"In a sense," Bill says, "I was an outlaw."

Three months later, Bill published his findings in a book and sold
20,000 copies of the English version, 8,000 in German and a few
thousand French-language copies. A decade later, he still gets
orders for the book.

Corvallis management did the only logical thing: they hired Bill to
develop the HP 41C's descendants.

Bill became a project manager six months into his HP career and his
software-design team set out to develop an entirely new operating
system for handheld calculators.

In 1985 the team virtually locked itself into Bill's home recreation
room for three days of pizza and brainstorming. If you could develop
the perfect scientific calculator, the team theorized, how would it
look, feel and operate? [Note: back then, "virtually" meant "for all
practical purposes" or "almost entirely", not "electronically" like
it does today. -jkh-]

The result was the HP 28C, the first handheld calculator capable of
symbolic, as well as numeric, calculations. The HP 28C -- and a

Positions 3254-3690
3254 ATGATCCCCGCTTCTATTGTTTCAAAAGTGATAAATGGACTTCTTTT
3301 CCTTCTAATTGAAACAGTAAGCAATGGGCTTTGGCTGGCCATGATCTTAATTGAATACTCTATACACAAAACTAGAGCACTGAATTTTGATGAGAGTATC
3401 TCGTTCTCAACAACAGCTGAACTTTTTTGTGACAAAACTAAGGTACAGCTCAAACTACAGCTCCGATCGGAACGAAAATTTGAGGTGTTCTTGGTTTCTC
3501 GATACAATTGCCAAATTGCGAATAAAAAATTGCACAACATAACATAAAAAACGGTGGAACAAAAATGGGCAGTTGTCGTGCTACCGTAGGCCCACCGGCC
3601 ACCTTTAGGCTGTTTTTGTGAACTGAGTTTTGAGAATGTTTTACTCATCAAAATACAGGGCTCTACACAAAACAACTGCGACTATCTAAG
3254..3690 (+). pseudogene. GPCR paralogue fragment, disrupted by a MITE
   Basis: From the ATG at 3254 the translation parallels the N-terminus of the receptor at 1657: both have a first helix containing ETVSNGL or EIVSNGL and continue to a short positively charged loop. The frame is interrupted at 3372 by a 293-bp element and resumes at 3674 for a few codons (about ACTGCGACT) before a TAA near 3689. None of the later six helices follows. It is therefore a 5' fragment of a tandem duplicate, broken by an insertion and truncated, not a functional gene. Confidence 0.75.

later version, the HP 28S -- quickly became the preferred
calculators of U.S. college students studying engineering and
mathematics. In fact, the HP 28S is a requirement for all cadets at
the U.S. Military Academy. [Now it's the HP48. -jkh-]

"Calculus instruction hadn't changed much since Sir Isaac Newton
invented it 300 years ago," says Clain Anderson, Corvallis Division
education program manager, "and Bill and his team changed everything
in a matter of months."

Not content with merely revolutionizing the handheld
scientific-calculator market, the Corvallis designers developed
several more products with advanced features during the next five
years.

In 1990, the division introduced the HP 48SX scientific expandable
calculator. It combines the calculation and graphics capabilities of
the HP 28S with the flexibility and expandability of the HP 41. For
instance, students can enter equations into the calculator just as
they are written in a textbook.

"The HP 28S was our most successful product to date and the HP 48SX
surpassed that," Clain Anderson adds. "Bill's leadership helped us